A friend once maintained that Michael Bay would be an excellent, and equally successful, porn director. Mind you, this wasn’t meant as an insult; after all, Bay’s quite adept at visually lingering on a single bead of sweat, and his films are full of swaggering low angles and extreme close-ups of intense facial expressions. Try watching Bad Boys II again and take a drink every time a woman’s bare ass is visible. You will be wasted before the first hour concludes.
My friend’s humorous but nonetheless apt idea recurred constantly during Pain & Gain, especially during a scene in which Dwayne “The Rock” Johnson, under the burning Miami sun, flexes while chugging a refreshing cola. He sweats charismatically, much to the delight of an elderly priest watching, who is subsequently assaulted for his voyeurism. The scene seems aimed to elicit screams of pleasure and manly nods of admiration. The late Roger Ebert called this “macho porn.”
Bay has been carving his own brand of macho porn for years, and Pain & Gain is the latest slice. It’s a another incarnation of Michael Bay Male-Fantasy Camp: a rag-tag band of brothers (red-blooded Americans), positioned as fearless role models for impressionable young men. These are serious dudes with the brawn and recklessness to tear the bad guys (usually non-Americans) apart. Whether oil drillers-turned-astronauts (Armageddon), fighter pilots (Pearl Harbor), or smart-mouthed cops with spectacular disregard for personal property (Bad Boys I and II), Bay wants you to salute these brave young American men—and in the case of Transformers, alien robot American cars—who proudly serve their country.
In Pain & Gain, however, there’s a twist. The three central protagonists (Mark Wahlberg, Dwayne “The Rock” Johnson, and Anthony Mackie), like their Bay predecessors, have outrageously expensive taste, a hard-on for America, and a real appetite for destruction. This time they’re also juiceheads who want the American dream in the worst way imaginable. How do they plan on getting it? By kidnapping, torturing, and ripping off a rich half-Columbian schlemiel (Tony Shalhoub), who’s a patron at their hard-body-stricken gym. Woo!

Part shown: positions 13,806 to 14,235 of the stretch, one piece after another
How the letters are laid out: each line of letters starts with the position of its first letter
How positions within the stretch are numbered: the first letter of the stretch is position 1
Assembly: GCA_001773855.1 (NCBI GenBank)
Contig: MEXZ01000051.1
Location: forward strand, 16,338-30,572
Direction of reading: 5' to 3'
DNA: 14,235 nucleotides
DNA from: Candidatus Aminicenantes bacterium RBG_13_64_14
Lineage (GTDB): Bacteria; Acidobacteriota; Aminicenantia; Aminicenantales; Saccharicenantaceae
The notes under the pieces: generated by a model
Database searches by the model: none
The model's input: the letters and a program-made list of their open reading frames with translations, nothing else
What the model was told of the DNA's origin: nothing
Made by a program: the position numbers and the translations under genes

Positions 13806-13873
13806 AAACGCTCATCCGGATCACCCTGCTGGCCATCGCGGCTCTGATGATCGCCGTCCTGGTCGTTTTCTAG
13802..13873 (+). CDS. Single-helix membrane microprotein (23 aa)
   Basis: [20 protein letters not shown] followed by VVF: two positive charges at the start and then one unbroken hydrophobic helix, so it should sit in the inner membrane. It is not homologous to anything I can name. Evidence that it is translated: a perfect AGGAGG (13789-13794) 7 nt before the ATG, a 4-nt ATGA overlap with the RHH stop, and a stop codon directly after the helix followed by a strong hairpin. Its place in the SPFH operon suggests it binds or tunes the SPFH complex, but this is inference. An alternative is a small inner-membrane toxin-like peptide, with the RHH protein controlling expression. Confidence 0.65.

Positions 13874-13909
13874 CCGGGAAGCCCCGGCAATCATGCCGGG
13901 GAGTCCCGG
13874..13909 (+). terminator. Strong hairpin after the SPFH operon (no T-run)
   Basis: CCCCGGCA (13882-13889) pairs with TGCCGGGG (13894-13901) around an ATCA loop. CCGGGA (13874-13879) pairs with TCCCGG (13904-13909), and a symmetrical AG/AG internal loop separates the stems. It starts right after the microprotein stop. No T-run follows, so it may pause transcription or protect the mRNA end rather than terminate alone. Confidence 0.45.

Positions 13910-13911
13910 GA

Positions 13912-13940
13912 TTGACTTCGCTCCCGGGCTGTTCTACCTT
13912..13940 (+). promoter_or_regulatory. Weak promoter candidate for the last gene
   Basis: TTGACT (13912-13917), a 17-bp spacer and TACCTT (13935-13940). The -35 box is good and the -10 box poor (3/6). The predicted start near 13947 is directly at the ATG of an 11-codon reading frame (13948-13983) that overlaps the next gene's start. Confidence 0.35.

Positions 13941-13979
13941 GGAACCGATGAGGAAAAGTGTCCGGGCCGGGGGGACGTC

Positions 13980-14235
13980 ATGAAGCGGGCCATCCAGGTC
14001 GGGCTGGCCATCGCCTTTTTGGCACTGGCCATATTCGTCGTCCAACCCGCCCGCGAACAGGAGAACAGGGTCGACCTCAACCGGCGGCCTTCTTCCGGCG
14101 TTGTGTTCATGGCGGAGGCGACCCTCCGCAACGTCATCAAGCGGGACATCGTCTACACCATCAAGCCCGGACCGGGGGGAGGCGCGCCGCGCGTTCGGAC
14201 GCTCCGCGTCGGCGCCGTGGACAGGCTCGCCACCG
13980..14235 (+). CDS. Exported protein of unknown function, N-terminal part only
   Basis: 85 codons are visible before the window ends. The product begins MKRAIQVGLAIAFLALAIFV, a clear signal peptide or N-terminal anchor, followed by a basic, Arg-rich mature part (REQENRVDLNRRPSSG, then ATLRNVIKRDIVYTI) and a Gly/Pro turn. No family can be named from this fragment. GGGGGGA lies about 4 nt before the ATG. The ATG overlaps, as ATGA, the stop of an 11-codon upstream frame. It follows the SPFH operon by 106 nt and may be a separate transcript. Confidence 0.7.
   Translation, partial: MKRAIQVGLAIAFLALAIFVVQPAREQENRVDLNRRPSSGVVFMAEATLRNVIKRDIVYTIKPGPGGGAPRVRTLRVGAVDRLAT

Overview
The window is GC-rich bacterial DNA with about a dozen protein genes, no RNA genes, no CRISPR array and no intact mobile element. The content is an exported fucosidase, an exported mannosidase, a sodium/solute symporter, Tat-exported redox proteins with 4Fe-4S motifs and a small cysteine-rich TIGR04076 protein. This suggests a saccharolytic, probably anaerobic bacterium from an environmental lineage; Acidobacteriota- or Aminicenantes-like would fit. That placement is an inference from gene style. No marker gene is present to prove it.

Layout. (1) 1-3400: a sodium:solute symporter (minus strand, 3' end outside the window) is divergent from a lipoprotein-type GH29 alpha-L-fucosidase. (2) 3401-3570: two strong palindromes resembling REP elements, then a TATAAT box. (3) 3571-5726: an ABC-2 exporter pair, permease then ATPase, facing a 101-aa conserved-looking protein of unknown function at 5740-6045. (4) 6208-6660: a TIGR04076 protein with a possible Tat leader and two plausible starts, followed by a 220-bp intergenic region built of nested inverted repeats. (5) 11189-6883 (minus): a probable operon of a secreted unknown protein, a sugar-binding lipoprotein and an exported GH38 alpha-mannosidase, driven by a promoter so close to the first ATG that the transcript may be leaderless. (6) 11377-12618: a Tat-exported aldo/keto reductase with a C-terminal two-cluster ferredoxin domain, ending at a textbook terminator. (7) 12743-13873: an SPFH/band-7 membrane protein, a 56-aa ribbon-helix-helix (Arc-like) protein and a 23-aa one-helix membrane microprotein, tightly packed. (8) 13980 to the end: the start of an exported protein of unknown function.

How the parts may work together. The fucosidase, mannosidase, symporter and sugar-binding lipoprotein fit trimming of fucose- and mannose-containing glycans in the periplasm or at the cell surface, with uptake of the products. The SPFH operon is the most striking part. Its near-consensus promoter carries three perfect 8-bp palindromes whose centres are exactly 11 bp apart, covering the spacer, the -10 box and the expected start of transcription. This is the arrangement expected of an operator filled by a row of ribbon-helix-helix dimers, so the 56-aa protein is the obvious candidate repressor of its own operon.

The means by which they achieve their goals are absurd, but not absurd enough to be untrue. In case you forgot the title card at the beginning, or the countless subtitles tirelessly reminding the audience, “this is a true story.” And indeed it is: even though Bay filmed it to look like last week, the events took place in 1994 and ’95, and were the subject of some immensely entertaining coverage by Miami New Times journalist Pete Collins, which are the inspiration for the film. What really happened was as outrageous as this film—including the well-endowed strippers, the failed Halloween-costume-clad kidnapping attempt, and the fact that the victim managed to stay alive after countless opportunities to be murdered. I do have a hard time believing that the torture took place in a warehouse full of rubber dildos and female blow-up dolls. Whether it was the input of screenwriting team Christopher Markus and Stephen McFeely (You Kill Me; Chronicles of Narnia; Thor) or some outside influence, nobody knows. It’s an R-rated Michael Bay movie, the sex toys were gonna be thrown in there somehow.
Bay’s decision to team up with Markus and McFeely is a smart one. The blending of genres (the buddy movie and heist film are turned on their heads) and the obvious odes to Scarface, Boogie Nights and True Romance (everything starting out so right before going so wrong) feel inspired, and moments of comedy lurk beneath the lurid surface, particularly in the lead performances and co-star Rebel Wilson as Mackie's doctor-turned-wife. But at the halfway point, when everything does turn out wrong, the laughs are less at the absurdity of the situation and more at the dimwits running the show. Suddenly, Pain & Gain stops being darkly funny and becomes just plain dark.
Pain & Gain is a contemporary exploitation film; it was made for $25 million, which is cheap by Michael Bay standards. Rather than take its true crime caper inspiration seriously, it pawns off its real-life players as dumb action figures and has little respect for the victims involved either. Because the “true story” is chock full of materialism, racism, xenophobia, nationalism, misogyny, etc., it allows Bay to exploit these tendencies that run rampant throughout most of his films, to the point of exhaustion, all while making sure there’s plenty of homophobia to justify the male camaraderie. If he were trying to make a statement on how these cultural ills are a greedy man's downfall, that would be one thing. But since there are still Taco Bell endorsements, needlessly graphic dick-enlargement jokes and super-slo-mos of long saliva trails to be had, the depravity becomes the spectacle.